Figure 2: Assignment (Recreated by Researcher from Cranston, 1997, p. 395),1.0&wid=300&hei=85&rgn=0.0,0.0,1.00000000,1.00000000&lng=en_US&vtrx=1&cvt=jpeg


In a sub-participation, as reflected in the following figure (3), the buyer pays a particular amount to the selling bank. The selling bank, in turn, agrees to pay the buyer a specific amount, generally geared to the borrowers' payments on the underlying loan. As the buyer bank provides funds to the selling bank, at times, this is deemed a funded sub-participation. In risk participation, on the other hand, the third-party bank receives a fee for providing a guarantee to the lending bank, related to potential failure of the borrower to pay on the underlying loan. The following figure depicts (3) the process in Sub-participation.

Figure 3: Sub-participation (Recreated by Researcher from Cranston, 1997, p. 395)

Regulated Regulators

Secondary market started as a result of the debt crisis of 1983 with country debtors, referred to as LDC's (less developed countries), owing a record turnover of $1.3 trillion face value of debt in 1993 and $5.3 trillion in 1996. (Buckley, 1998, p. 47) Under the headline, "Fed Likes Secondary Market for LDC Debt," the American Banker reported that "[t]he Federal Reserve is becoming one of the stronger advocates of nurturing the secondary market for buying, selling and trading the extensive foreign loans of U.S. commercial banks." (Ibid)

On January 10, 1984 in Washington D.C., Preston Martin, Vice-Chairman of the Federal Reserve Bank, International Management and Development Institute, reportedly promoted the development of a secondary market in the equities of the LDC's over debt, as this new route opened to channel foreign capital into the economy. In turn, during the same year, the Federal Reserve began to implement and develop new routes such as the secondary market in debt. (Buckley, 1998, p. 47)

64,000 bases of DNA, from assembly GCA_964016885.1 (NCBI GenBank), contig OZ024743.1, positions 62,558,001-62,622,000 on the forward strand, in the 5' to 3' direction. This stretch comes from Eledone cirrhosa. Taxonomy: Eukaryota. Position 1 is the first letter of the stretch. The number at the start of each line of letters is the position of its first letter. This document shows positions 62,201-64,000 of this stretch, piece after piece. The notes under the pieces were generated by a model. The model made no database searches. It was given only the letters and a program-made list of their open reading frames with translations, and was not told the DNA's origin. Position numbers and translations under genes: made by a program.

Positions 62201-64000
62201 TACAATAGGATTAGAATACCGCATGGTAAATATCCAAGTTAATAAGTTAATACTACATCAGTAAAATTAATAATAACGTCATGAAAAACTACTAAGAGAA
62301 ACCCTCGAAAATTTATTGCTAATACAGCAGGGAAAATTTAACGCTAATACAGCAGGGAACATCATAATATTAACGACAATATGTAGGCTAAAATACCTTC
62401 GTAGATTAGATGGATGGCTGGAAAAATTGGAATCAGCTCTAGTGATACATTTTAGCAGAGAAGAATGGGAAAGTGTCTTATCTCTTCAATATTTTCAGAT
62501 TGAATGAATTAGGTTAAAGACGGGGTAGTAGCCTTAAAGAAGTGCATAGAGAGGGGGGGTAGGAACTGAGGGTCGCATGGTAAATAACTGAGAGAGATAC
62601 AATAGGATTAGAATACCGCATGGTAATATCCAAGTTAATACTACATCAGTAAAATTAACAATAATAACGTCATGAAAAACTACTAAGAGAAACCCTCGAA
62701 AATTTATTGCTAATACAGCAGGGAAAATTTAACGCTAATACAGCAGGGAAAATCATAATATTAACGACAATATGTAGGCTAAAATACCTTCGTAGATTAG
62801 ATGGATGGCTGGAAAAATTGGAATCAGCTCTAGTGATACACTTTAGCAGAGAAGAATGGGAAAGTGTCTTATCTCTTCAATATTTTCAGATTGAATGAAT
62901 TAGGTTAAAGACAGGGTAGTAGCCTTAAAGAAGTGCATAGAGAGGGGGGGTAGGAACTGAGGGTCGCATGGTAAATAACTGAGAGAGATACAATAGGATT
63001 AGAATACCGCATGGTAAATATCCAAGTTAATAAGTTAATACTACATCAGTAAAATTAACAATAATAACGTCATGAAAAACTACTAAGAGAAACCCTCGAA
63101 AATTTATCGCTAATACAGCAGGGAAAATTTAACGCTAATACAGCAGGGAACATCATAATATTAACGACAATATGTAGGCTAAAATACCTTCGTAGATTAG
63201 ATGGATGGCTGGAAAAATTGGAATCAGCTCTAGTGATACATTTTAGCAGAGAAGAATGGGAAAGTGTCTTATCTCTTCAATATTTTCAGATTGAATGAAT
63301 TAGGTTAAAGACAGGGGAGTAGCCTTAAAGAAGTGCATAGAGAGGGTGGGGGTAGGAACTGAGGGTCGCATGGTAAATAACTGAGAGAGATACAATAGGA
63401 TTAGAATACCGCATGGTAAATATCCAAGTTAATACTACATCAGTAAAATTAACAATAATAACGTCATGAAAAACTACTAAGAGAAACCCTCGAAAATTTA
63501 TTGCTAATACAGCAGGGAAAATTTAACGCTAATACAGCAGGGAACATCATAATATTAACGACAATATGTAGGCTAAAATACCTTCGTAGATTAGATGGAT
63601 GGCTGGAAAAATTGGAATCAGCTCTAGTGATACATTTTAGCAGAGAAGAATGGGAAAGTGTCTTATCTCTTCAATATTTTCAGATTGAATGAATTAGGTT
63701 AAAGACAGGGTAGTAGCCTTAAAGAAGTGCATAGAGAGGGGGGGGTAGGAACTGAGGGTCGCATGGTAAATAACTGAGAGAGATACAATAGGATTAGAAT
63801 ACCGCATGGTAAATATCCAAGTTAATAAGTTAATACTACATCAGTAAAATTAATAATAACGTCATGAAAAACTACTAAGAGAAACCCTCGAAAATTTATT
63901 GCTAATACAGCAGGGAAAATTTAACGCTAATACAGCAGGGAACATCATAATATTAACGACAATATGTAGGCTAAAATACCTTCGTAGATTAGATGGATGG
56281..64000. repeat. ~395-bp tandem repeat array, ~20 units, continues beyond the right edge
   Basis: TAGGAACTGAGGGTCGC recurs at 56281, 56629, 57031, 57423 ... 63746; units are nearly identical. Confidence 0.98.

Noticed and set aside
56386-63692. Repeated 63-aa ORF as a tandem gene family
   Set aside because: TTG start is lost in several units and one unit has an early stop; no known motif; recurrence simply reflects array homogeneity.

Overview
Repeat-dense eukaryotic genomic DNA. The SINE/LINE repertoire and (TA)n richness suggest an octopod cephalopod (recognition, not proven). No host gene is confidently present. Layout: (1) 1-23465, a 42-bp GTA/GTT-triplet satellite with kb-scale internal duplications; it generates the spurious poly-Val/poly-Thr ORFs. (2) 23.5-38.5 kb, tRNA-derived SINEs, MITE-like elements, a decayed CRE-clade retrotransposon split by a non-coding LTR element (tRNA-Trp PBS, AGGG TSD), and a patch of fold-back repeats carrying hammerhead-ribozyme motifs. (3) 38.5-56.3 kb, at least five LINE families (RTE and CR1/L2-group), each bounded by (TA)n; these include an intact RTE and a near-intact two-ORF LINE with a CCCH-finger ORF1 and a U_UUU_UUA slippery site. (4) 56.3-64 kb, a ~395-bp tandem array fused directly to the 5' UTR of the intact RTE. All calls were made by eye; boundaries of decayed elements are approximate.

Along with the positive components of this new development, unscrupulous individuals began to implement and develop unethical and immoral business practices within the secondary market. During the 1990s, the regulation of the secondary markets began, leading to current principal regulatory agencies, which consist of the Federal Reserve System, the Security Exchange Commission (SEC), and the Office of the Comptroller of the Currency (OCC). To date, the Federal Reserve System oversees the commercial banks, while the SEC oversees the investment banks and security dealers. The OCC, an agency within the U.S. Treasury, constitutes a second bank regulator and oversees federally licensed foreign banks and affiliates of U.S. banks abroad. (Buckley, 1998, p. 47) the EMTA, a not-for-profit service organization, headquartered in New York City, purports a mission statement that recites its dedication to: "promoting the orderly development of a fair, efficient and transparent trading market for Emerging Markets instruments and to supporting the globalization and integration of the emerging capital markets." (Buckley, 1998, p. 47)

During 1993, the EMTA consisted of 118 members. Four years later, it had grown to 165 members with 65 full members… [END OF PREVIEW] . . . READ MORE

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APA Style

Loan Sales and Other Credit Risk Management Techniques.  (2007, September 24).  Retrieved January 26, 2021, from

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Chicago Style

"Loan Sales and Other Credit Risk Management Techniques."  September 24, 2007.  Accessed January 26, 2021.